"Excuse me," I said, absolutely, positively sure that I must have heard wrong. "You're selling what?"
"Encyclopedia. Would you be interested in investing in your very own, beautifully embossed set of encyclopedia. 24 volumes, each book more chock full of knowledge than the last." The old-man trying to sell me encyclopedia is, well, old school. He's wearing a tweed suit, panama hat and sports a cracking moustache.
"You've heard of Wikipedia right?" I say.
"No, but that's the beauty of these books. I just happened to bring Volume W with me, and I'm sure if we open it up, and rifle through here, we can solve your little puzzle in no time."
The old man is paying me no heed to me or else I would tell him that I have no need for him to look this up for me. Instead he is intently flicking through Volume W. My amusement is quickly turning to impatience, as he goes from page to page. Forward. Back.
"Wine, nope, back a bit, Wiggles, almost there."
With each page turn, the scratching of paper upon paper, is amplifying an unnecessary passing of time I am never going to get back.
"Well, blow me down. Nothing in here. Wikipedia you say? Is that some sort of insect?"
"Wikipedia. It's an online encyclopedia," I try to explain. "It's on the Internet, look, I can call it up on my phone."
As I say this, I'm actually looking around me trying to spot the hidden camera. "I'm really not sure if you're having a lend of me because I can't believe a single person in the entire world would ever buy what you're selling."
I'm not sure if he's not listening to me, or he's just too deaf to hear me. "Sorry, never heard of this Wikipedia thingy," he says undaunted. "Now World Book I know of - they're the competition. Is that who you mean?"
"No, but..." He cuts me off, defiantly.
"I can tell you one thing, if it fits on your phone I can't imagine how much is actually in there. Or pictures, what about the pictures. Our encyclopedia has lots and lots of pictures."
"Yes, there are pictures."
"Who writes it, then?" I have to give him kudos. He is putting up a good fight in an unwinnable battle.
"The crowd. What crowd?"
"You know, like everyone. It's a Wiki, lot's of people contribute."
"Like anybody at all? What does anybody at all, know about anything in particular."
He may actually have a point.
He continues. "Anywy, I don't get it, but you seem to think it's popular. Yes?"
Finally! "Everybody uses it. It's like an electronic compendium of all knowledge known to man. I can't believe you've never heard of it," I say.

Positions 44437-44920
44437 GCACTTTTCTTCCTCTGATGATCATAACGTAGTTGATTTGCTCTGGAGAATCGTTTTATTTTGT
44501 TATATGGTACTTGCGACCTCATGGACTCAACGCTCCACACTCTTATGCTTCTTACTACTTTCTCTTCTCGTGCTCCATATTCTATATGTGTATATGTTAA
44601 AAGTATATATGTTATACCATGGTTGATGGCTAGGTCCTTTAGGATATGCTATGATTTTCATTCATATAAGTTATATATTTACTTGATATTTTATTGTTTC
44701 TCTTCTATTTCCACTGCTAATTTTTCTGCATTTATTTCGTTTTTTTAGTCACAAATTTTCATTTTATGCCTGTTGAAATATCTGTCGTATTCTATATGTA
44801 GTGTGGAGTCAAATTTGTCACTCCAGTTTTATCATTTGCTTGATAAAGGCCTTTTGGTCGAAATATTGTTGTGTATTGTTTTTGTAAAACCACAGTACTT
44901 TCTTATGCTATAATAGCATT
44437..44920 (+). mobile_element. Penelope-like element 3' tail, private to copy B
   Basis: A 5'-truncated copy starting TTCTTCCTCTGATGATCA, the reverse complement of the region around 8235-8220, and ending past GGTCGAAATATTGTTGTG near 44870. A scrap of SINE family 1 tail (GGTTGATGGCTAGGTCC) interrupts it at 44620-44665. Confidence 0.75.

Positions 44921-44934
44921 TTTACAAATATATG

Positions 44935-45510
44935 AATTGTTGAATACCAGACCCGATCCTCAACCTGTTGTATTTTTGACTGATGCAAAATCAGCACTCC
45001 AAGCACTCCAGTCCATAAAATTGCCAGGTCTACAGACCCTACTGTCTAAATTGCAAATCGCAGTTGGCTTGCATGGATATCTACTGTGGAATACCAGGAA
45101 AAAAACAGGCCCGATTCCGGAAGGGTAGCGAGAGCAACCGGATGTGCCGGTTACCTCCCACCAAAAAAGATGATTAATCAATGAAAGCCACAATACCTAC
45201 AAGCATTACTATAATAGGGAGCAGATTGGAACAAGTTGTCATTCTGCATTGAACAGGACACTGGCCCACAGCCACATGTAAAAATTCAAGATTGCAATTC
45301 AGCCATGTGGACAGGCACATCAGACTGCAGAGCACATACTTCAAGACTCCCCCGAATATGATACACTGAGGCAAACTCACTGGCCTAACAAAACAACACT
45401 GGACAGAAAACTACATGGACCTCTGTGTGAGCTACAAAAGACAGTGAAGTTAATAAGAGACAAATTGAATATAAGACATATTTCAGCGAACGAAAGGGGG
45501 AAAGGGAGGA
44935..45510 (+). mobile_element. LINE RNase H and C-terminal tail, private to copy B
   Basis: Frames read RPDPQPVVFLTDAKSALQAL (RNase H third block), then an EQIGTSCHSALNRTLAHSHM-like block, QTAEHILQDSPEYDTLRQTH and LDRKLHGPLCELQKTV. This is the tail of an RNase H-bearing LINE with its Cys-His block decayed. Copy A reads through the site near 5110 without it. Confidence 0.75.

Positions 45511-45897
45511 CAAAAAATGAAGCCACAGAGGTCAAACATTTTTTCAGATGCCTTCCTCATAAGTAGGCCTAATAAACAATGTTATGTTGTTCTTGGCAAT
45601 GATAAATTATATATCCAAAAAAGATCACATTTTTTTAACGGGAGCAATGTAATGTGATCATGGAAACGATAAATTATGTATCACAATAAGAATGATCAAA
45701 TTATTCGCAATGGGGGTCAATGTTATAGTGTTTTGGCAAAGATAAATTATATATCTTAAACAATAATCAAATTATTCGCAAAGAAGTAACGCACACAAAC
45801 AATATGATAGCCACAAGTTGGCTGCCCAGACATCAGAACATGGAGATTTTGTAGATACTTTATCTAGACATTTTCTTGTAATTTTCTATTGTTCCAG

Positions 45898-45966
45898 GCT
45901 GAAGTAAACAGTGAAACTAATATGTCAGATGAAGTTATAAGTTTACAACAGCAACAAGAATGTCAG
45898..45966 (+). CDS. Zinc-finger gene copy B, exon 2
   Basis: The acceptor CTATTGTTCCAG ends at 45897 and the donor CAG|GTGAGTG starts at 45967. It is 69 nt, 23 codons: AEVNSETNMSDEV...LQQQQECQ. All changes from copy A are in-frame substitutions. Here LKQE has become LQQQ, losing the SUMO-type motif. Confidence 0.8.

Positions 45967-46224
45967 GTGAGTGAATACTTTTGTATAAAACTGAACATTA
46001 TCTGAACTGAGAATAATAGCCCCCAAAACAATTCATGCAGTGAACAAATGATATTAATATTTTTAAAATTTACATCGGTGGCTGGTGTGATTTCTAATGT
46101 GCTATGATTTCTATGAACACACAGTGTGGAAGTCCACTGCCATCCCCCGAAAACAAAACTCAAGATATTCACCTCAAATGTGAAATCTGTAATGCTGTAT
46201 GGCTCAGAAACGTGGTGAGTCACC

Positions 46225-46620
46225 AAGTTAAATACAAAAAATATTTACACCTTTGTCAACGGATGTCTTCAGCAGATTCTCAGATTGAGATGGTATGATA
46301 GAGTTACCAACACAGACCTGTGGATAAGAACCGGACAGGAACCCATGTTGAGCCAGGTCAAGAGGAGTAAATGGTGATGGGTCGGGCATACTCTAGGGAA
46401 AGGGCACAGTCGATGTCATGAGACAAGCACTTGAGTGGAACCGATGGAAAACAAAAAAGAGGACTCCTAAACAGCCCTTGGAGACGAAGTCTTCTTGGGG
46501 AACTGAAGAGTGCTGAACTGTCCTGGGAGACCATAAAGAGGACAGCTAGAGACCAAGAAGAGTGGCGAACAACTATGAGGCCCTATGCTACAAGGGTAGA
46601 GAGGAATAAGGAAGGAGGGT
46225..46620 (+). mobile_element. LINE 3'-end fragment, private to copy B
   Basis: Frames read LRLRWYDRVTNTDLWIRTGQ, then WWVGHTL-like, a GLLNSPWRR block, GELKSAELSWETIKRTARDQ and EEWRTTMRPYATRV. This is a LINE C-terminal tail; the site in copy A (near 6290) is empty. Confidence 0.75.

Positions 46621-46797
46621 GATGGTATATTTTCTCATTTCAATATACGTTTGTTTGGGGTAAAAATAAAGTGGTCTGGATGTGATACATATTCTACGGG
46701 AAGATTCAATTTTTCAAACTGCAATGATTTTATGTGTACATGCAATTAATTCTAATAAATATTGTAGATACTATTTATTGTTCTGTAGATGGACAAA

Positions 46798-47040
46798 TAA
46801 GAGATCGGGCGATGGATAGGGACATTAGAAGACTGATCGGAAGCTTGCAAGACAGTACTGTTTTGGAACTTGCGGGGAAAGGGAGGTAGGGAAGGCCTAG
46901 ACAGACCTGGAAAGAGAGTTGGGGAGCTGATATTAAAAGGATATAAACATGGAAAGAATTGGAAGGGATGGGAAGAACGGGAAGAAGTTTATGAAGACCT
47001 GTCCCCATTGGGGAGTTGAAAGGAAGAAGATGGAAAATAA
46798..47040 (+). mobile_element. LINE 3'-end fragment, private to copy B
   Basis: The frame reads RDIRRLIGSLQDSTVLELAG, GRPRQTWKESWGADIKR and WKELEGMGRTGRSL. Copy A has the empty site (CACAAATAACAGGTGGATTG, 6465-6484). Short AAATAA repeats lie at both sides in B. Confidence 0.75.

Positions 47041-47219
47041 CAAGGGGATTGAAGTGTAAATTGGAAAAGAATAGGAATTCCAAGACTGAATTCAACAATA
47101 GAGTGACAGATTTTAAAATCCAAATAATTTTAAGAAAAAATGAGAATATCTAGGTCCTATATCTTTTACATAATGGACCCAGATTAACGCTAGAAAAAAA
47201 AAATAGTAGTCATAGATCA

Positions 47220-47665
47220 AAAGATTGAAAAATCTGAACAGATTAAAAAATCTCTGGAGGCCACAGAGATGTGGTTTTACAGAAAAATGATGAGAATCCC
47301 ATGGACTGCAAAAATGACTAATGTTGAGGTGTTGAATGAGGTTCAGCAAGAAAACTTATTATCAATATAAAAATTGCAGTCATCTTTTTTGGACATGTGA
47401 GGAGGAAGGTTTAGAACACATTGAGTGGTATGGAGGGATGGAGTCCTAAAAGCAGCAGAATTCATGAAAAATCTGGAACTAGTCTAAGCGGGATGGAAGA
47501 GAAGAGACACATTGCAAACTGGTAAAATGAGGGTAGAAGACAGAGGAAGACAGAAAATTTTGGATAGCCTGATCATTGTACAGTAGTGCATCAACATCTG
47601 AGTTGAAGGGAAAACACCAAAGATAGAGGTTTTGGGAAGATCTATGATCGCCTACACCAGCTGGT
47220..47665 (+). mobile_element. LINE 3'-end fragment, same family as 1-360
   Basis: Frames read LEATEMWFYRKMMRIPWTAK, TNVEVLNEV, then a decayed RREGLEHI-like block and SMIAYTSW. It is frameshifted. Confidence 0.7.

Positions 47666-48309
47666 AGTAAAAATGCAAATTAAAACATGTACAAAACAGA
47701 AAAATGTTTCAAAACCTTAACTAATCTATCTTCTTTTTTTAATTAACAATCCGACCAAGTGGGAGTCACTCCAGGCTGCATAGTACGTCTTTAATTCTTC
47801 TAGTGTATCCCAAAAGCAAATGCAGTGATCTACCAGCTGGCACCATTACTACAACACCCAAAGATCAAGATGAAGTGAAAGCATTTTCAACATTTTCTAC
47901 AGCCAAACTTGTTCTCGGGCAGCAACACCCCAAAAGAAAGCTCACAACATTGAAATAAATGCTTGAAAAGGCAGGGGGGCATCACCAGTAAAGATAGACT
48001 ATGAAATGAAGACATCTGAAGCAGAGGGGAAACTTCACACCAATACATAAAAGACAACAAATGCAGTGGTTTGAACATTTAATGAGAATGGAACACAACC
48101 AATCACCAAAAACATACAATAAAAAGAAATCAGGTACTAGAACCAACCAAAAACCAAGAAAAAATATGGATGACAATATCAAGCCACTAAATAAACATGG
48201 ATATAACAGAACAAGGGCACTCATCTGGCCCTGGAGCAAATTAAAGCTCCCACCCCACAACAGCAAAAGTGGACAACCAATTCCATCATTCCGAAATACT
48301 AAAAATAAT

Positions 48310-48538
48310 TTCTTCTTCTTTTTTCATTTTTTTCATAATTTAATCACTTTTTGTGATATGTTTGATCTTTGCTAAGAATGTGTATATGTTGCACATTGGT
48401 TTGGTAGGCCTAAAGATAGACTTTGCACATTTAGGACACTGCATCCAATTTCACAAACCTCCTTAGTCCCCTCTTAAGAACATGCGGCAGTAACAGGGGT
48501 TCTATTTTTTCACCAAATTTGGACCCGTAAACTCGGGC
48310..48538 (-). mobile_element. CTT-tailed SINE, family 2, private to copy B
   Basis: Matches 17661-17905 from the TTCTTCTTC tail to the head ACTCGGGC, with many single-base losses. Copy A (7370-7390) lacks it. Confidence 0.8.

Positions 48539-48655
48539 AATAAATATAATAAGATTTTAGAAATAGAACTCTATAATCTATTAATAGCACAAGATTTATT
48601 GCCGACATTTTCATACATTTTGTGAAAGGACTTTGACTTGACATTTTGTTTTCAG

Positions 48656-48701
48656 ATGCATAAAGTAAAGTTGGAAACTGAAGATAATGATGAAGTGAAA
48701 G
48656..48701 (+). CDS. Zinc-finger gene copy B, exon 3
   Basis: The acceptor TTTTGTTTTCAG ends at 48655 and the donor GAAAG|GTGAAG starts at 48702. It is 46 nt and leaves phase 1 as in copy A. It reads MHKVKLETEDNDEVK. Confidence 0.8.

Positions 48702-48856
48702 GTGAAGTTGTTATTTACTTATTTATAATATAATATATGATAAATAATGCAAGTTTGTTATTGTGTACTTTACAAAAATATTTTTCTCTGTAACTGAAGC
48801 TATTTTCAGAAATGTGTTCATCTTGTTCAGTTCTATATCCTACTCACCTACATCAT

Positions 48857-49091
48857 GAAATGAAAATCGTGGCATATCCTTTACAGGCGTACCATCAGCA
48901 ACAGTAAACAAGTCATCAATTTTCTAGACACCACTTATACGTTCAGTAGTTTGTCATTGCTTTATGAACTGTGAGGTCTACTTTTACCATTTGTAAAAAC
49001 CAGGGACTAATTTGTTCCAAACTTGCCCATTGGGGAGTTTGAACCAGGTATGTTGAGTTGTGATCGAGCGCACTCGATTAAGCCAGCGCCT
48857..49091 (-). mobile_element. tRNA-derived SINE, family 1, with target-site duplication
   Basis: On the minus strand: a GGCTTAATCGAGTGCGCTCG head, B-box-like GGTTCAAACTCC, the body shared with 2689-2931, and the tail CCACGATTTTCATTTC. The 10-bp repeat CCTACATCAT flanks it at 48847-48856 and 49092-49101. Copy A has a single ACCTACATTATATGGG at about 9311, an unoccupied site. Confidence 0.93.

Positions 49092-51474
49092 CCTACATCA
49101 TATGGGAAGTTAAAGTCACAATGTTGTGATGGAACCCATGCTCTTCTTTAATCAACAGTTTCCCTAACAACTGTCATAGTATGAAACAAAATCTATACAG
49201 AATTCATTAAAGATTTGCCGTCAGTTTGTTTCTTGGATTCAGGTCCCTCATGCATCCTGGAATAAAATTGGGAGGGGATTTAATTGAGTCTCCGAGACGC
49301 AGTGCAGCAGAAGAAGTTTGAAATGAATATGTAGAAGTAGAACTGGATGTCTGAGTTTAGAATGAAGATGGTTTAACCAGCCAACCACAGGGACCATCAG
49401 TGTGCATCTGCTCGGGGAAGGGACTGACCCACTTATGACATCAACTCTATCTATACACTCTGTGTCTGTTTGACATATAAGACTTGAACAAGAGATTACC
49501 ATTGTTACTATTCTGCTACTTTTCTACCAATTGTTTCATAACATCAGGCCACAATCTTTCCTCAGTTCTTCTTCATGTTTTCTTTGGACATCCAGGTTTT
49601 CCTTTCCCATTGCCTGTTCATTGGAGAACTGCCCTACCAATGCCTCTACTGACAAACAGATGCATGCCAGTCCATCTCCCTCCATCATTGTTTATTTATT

"And you read it on your phone?" This part he seems to be having particular difficulty grasping.
"Correct. Or a computer. Perhaps even a watch."
The old man looks at his own watch. His head drops and he kicks out at a non-existent pebble in front of his foot.
"This explains so much," he says.
"Yeh, Wikipedia pretty much explains everything."
"No, I meant why sales seem to be slowing."
Slowing? My curiosity is out of control at this point. I'm hooked.
"How many of these do you sell in a year?" I ask.
"Well, last year. None."
"The year before?"
"Can I ask when did you last sell a set of encyclopedia?"
"Maybe ten years ago?"
"Why on earth are you still trying to sell something that nobody wants."
"I've got one set left. I promised myself I wasn't going to give up until I sold it. Here I was, hating on myself for being such a lousy salesperson. I can't believe I'm such a fool.
"Mind you, I don't know what I'd actually do if I sold them. I've lost everything, these books are pretty much my only possession in the world."
I look at the old man as he continues to look down to the floor, still kicking out at the non-existent pebble and my heart is bleeding. And I can't help myself....
The old man looks up. "How much? You want them? But why?"
"Let's just say you're a better salesman than you might think."
"Well, it's..." He shuffles from foot to foot uncomfortbly. "$999."
He is, however, a born salesman and he quickly moves in for the kill. "I can take credit card. Got me one of these new-fangled payment machines just for this moment."
I pause. Re-consider. This is a lot of money. But it is a good deed, and I conclude by virtue of the amount of money this will cost me, that the deed is only so much better. Well, that's what I desperately try to convince myself as I pass over my card.
He took the payment and returned the card.
"Let me get you the rest of the volumes," he said, spinning to return to his car. The old man pops the boot and grabs two boxes full of the various volumes.
He carries them back to me, then returns to his car for two more. He passes me one of the boxes and puts the other at my feet with the first two.
"You only got one thing wrong, young man. I'm a better salesman than YOU think."
I look down at the box he has handed me, as he walks hurriedly back to his car. It has $5 drawn in black marker pen on the side.
As he drives away, his wheels squealing against the asphalt, the old man leans out of the window and tips his hat.
I didn't need to even open one of his dusty, old books to know that for $999 I had been completely, and utterly, schooled.